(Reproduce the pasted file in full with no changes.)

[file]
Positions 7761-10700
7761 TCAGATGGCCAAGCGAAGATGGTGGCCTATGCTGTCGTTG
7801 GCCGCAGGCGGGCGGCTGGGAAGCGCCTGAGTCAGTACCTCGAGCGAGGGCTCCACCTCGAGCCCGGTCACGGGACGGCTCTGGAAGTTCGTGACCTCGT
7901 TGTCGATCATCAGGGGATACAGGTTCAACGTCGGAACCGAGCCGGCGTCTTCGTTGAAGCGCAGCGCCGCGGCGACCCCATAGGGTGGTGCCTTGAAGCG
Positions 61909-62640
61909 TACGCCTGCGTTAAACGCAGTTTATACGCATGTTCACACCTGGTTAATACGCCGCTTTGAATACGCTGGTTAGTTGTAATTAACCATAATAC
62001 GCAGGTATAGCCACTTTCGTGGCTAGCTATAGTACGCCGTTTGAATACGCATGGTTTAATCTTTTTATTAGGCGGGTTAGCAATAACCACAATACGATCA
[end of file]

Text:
Positions 7761-10700
7761 TCAGATGGCCAAGCGAAGATGGTGGCCTATGCTGTCGTTG
7801 GCCGCAGGCGGGCGGCTGGGAAGCGCCTGAGTCAGTACCTCGAGCGAGGGCTCCACCTCGAGCCCGGTCACGGGACGGCTCTGGAAGTTCGTGACCTCGT
7901 TGTCGATCATCAGGGGATACAGGTTCAACGTCGGAACCGAGCCGGCGTCTTCGTTGAAGCGCAGCGCCGCGGCGACCCCATAGGGTGGTGCCTTGAAGCG
Positions 61909-62640
61909 TACGCCTGCGTTAAACGCAGTTTATACGCATGTTCACACCTGGTTAATACGCCGCTTTGAATACGCTGGTTAGTTGTAATTAACCATAATAC
62001 GCAGGTATAGCCACTTTCGTGGCTAGCTATAGTACGCCGTTTGAATACGCATGGTTTAATCTTTTTATTAGGCGGGTTAGCAATAACCACAATACGATCA